How Eating Too Well Hurts You or: Managing the Diseases of Superabundance

Posters promoting food rationing during World War I. Courtesy of The National Archives Catalog.

One hundred years ago, most deaths in the U.S. were caused by infections, and life expectancy was in the low to mid-fifties. Before immunizations, childhood infections like diptheria and whooping cough were real threats and workplaces were less safe. One might think a person who ran the gauntlet of childhood illnesses, occupational hazards, and sub-optimal nutrition to reach the seventh or eighth decade would have had a good chance of dying from a heart attack, the most common cause of death today. That was not the case.

Heart attacks were so rare at that time they weren’t even discussed in the 1921 edition of Sir William Osler’s classic textbook The Principles and Practice of Medicine. Dr. Osler, perhaps the greatest physician in history, did discuss angina pectoris, the chest pain caused by a partial blockage of one of the coronary arteries which supply the heart. He noted it was rare but becoming more common, with one case a year expected in large metropolitan hospitals. He described it as a disease of the “better” classes.

The difference between 1919 and 2019 is that more people enjoy a standard of living formerly limited to the “better” classes, particularly in regard to eating the “Western diet.” This diet supplies a larger percentage of calories from long-chain saturated fats. As chefs knew long before scientists, humans prefer a high-fat, meat-based meal to a plant-based one, if affordable. A meat-based diet is necessarily more expensive because an extra consumer is interposed between the human and the origin of the calories, a plant. Therefore, a rising standard of living is associated with a transition from a plant-based to a meat-based diet. Diseases which are more common after this transition can be called “diseases of superabundance”

In China, the percentage of the middle class which consumed a high-fat diet (>30% of calories from fat) increased from 19.1% to 51.0% between 1989 and 1993, which was associated with increased weight, blood pressure, and cholesterol levels. Thus, heart attacks, obesity, high blood pressure, and high cholesterol are diseases of superabundance. While a high standard of living can lead to an unhealthy diet, it also increases red blood cell counts, decreases the prevalence of deficiency diseases like anemia, and increases protein levels in the blood, a measure of nutritional adequacy used clinically.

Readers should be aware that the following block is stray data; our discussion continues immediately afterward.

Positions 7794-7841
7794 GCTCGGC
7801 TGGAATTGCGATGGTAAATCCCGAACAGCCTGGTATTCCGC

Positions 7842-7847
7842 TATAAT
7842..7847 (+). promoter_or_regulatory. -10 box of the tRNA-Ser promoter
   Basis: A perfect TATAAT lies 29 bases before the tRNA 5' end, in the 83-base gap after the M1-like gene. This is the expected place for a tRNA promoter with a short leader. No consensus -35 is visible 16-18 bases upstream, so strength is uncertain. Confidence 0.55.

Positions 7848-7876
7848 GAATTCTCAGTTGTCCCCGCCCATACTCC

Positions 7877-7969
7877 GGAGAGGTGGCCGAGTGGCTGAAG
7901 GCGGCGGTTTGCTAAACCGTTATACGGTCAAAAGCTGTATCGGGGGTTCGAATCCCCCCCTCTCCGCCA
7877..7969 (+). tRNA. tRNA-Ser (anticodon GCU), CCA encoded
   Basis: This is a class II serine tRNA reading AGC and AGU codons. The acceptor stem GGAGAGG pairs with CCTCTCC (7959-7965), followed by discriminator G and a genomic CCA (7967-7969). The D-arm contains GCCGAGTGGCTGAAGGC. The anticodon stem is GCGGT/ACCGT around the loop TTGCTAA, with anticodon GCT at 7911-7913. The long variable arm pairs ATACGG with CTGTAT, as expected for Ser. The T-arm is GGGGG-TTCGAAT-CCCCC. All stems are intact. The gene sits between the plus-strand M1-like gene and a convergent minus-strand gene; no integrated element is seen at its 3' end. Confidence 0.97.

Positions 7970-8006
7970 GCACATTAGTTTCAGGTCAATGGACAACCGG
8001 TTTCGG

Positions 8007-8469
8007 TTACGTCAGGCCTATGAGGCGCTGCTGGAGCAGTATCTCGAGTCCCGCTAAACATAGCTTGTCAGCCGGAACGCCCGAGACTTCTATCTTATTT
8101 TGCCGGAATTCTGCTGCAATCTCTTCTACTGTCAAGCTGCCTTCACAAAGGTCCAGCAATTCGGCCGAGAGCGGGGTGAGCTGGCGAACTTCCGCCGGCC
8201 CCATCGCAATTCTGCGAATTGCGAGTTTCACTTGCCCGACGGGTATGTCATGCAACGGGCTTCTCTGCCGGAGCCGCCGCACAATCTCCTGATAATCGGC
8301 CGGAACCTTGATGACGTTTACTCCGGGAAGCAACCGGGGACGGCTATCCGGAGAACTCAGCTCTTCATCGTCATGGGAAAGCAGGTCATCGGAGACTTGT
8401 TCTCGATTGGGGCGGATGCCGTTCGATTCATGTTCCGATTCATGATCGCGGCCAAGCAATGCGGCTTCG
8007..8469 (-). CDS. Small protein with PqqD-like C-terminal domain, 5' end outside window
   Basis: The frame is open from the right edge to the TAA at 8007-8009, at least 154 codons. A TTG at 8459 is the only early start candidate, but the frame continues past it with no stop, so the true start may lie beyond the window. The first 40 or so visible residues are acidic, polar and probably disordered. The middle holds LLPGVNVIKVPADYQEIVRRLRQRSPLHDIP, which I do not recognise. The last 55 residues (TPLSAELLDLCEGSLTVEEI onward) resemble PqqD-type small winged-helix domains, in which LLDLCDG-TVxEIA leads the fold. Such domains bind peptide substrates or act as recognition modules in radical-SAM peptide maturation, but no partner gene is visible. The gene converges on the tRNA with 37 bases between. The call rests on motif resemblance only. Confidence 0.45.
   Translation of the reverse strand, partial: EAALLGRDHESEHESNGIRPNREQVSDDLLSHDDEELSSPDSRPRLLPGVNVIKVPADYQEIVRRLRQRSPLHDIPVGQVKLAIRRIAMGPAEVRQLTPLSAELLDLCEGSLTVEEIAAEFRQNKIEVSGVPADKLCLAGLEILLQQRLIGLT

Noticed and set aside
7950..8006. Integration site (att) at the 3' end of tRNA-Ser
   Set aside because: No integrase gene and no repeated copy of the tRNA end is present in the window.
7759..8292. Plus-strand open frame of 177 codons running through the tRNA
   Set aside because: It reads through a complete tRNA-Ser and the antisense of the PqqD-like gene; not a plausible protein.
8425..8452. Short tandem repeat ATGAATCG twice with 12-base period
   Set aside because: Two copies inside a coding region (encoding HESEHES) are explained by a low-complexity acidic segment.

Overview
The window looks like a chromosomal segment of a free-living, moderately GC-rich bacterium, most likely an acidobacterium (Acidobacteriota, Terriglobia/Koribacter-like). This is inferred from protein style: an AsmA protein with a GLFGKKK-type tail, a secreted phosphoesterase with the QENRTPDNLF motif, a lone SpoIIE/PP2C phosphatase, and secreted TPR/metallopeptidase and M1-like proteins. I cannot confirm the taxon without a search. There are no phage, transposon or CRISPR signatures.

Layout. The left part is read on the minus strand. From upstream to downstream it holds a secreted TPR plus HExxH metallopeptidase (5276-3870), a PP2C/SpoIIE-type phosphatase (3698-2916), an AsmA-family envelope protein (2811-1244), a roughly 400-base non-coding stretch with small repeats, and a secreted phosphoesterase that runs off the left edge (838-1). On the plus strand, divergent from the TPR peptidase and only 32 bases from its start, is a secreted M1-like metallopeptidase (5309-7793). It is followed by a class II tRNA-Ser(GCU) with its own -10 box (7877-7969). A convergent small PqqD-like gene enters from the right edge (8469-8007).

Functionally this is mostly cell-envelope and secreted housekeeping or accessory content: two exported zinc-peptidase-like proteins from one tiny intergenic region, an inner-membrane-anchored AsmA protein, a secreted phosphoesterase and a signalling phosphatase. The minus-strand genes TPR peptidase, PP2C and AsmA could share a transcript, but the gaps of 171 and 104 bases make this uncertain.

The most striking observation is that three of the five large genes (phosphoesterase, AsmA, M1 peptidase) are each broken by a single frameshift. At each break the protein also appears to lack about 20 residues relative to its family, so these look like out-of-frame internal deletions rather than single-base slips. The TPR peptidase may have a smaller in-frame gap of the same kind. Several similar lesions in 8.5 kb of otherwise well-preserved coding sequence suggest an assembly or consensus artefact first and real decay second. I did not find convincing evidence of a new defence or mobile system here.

The importance of superabundance is seen in the decrease in deaths due to heart disease during World War I and II (Figure 1).

Figure 1. Deaths due to heart disease in the U.S. per 100,000. The continuous increase was interrupted only by the two world wars.

Between 1918 and 1919, food consumption in the U.S. decreased by 15%. Deaths due to heart disease decreased from 171.6 per 100,000 in 1918 to 147.9 per 100,000 in 1919. During World War II, meat, lard, shortening, food oils, cheese, butter, margarine, canned fish, canned milk, processed foods, dried fruits, jams, jellies, and fruit butter were rationed by November 1943. The death rate from heart disease decreased from 317.6 per 100,000 in 1943 to 314.6 per 100,000 in 1944. In May 1944, the rationing of meat, except for steak and choice cuts of beef, was discontinued. The death rate from heart disease increased to 320.3 in 1945. Shortages then developed, and meat rationing was restarted on Dec. 31, 1944. Nevertheless, severe shortages developed in the spring and summer of 1945. Even chicken and eggs were in short supply. The death rate due to heart disease dropped to 306.5 per 100,000 in 1946.

The history of dietary recommendations to limit harm from the Western diet and superabundance exposes the lack of insight into how they cause harm. For decades, restriction of dietary cholesterol intake was recommended. Years of investigation eventually revealed that dietary cholesterol does not significantly affect blood cholesterol levels. When data showed that saturated fats are harmful, switching to trans fats was recommended. Years later, it was determined that trans fats are even worse, and laws limited their consumption. In the absence of insight into how the Western diet causes harm, the only possible recommendation is to replace fat-rich foods with grains, vegetables, and fruit. In other words, reverse the transition and return to a plant-based diet.